Land Area Change in Coastal Louisiana (1932 to 2016)

Authors: Brady Couvillion*, U.S. Geological Survey, Holly Beck, U.S. Geological Survey, Donald Schoolmaster, U.S. Geological Survey
Topics: Geomorphology, Remote Sensing, Coastal and Marine
Keywords: Louisiana, coastal wetlands, wetland change, wetland loss
Session Type: Paper
Day: 4/11/2018
Start / End Time: 3:20 PM / 5:00 PM
Room: Napoleon D3, Sheraton 3rd Floor
Presentation File: No File Uploaded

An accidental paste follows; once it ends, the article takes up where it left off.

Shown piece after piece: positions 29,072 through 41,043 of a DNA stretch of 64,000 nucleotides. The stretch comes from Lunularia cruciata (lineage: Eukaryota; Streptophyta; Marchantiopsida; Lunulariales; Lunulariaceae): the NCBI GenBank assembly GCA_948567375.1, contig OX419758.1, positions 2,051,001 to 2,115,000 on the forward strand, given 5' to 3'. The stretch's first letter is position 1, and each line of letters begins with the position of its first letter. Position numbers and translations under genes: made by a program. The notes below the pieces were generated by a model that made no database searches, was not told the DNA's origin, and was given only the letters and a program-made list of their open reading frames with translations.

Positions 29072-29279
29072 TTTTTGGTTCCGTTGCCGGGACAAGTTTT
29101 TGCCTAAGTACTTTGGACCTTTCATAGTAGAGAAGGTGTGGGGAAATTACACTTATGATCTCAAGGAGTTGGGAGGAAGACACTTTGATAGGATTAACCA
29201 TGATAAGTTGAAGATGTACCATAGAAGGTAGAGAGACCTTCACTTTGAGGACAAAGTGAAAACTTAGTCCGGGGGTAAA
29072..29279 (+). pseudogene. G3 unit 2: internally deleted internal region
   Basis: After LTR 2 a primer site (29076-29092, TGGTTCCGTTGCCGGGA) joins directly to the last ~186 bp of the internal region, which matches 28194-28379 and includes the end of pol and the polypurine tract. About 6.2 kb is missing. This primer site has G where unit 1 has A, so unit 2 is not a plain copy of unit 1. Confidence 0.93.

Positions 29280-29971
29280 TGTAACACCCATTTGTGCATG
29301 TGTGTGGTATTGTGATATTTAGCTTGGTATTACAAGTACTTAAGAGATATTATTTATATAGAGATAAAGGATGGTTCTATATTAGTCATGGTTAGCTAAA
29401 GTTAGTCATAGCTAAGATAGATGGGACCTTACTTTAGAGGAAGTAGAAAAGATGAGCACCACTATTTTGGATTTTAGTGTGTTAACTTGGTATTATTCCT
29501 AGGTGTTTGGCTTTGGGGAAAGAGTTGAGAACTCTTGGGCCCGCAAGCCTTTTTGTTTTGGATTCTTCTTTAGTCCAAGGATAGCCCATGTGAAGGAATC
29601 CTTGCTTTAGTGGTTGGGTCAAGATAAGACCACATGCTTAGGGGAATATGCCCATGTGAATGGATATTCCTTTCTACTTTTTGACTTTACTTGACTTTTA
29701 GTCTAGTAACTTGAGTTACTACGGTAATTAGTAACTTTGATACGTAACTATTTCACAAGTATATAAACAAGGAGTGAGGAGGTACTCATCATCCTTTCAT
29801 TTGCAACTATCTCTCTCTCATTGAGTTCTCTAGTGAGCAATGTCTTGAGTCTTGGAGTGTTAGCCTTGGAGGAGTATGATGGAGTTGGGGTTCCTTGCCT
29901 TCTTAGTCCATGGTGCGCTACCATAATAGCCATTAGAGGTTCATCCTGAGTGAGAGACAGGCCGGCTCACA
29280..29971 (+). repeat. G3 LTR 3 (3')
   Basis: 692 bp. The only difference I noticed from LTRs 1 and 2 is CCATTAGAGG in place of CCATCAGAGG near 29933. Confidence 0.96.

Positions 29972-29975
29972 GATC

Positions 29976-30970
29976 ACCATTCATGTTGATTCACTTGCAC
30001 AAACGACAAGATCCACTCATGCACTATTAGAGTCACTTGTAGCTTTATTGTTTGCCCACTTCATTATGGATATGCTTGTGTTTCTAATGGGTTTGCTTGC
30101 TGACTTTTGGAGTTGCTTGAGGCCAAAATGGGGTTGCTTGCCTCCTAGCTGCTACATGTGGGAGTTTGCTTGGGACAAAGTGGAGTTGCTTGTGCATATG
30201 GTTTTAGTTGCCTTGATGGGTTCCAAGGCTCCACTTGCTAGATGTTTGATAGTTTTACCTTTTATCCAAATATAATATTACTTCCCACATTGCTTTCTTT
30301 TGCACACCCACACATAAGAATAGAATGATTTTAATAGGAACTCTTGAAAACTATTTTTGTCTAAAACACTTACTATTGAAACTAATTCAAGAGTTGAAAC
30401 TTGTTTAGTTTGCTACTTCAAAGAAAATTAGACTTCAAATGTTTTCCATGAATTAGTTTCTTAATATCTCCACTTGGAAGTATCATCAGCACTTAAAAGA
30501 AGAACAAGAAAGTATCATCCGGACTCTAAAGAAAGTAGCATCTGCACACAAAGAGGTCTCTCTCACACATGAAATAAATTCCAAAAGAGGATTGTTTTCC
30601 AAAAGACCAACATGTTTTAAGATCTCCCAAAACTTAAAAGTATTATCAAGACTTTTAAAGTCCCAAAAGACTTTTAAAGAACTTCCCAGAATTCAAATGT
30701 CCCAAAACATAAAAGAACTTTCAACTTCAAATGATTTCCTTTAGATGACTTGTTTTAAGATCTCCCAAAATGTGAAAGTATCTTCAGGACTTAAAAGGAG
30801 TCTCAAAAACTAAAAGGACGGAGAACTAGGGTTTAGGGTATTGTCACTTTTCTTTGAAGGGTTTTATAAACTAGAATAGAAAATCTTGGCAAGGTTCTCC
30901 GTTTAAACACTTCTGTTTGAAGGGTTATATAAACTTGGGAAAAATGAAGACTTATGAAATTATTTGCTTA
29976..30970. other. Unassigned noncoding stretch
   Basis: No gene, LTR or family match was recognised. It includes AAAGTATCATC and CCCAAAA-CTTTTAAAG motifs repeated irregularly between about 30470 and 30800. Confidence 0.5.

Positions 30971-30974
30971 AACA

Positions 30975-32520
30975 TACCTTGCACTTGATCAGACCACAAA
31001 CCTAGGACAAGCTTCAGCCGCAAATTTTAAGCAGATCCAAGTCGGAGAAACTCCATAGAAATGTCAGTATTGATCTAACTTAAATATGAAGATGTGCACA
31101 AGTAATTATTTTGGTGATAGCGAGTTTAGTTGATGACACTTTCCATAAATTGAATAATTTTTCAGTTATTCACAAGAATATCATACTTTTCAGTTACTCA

Coastal Louisiana wetlands are one of the most critically threatened environments in the United States. The analyses of landscape change presented here have utilized historical surveys, aerial, and satellite data to quantify landscape changes from 1932 to 2016. Analyses show that coastal Louisiana has experienced a net change in land area of approximately -4,833 square kilometers (modeled estimate: -5,197 +/- 443 square kilometers) from 1932 to 2016. Previous studies have presented linear rates of change over multidecadal time periods which unintentionally suggest that wetland change occurs at a constant rate, although in many cases, wetland change rates vary with time. A penalized regression spline technique was used to determine the model that best fit the data, rather than fitting the data with linear trends. Trend analyses from model fits indicate that coastwide rates of wetland change have varied from -83.5 square kilometers per year to -28.01 square kilometers per year. Of note is the slowing of the rate of wetland change since its peak in the mid-1970s. Possible reasons for this reduction include recovery from lows affected by the hurricanes of 2005 and 2008, the lack of major tropical storms in the past 8 years, a possible slowing of subsidence rates, the reduction in and relocation of oil and gas extraction and infrastructure since the peak of such activities in the late 1960s, and restoration activities. In addition, many wetlands in more exposed positions in the landscape have already been lost.

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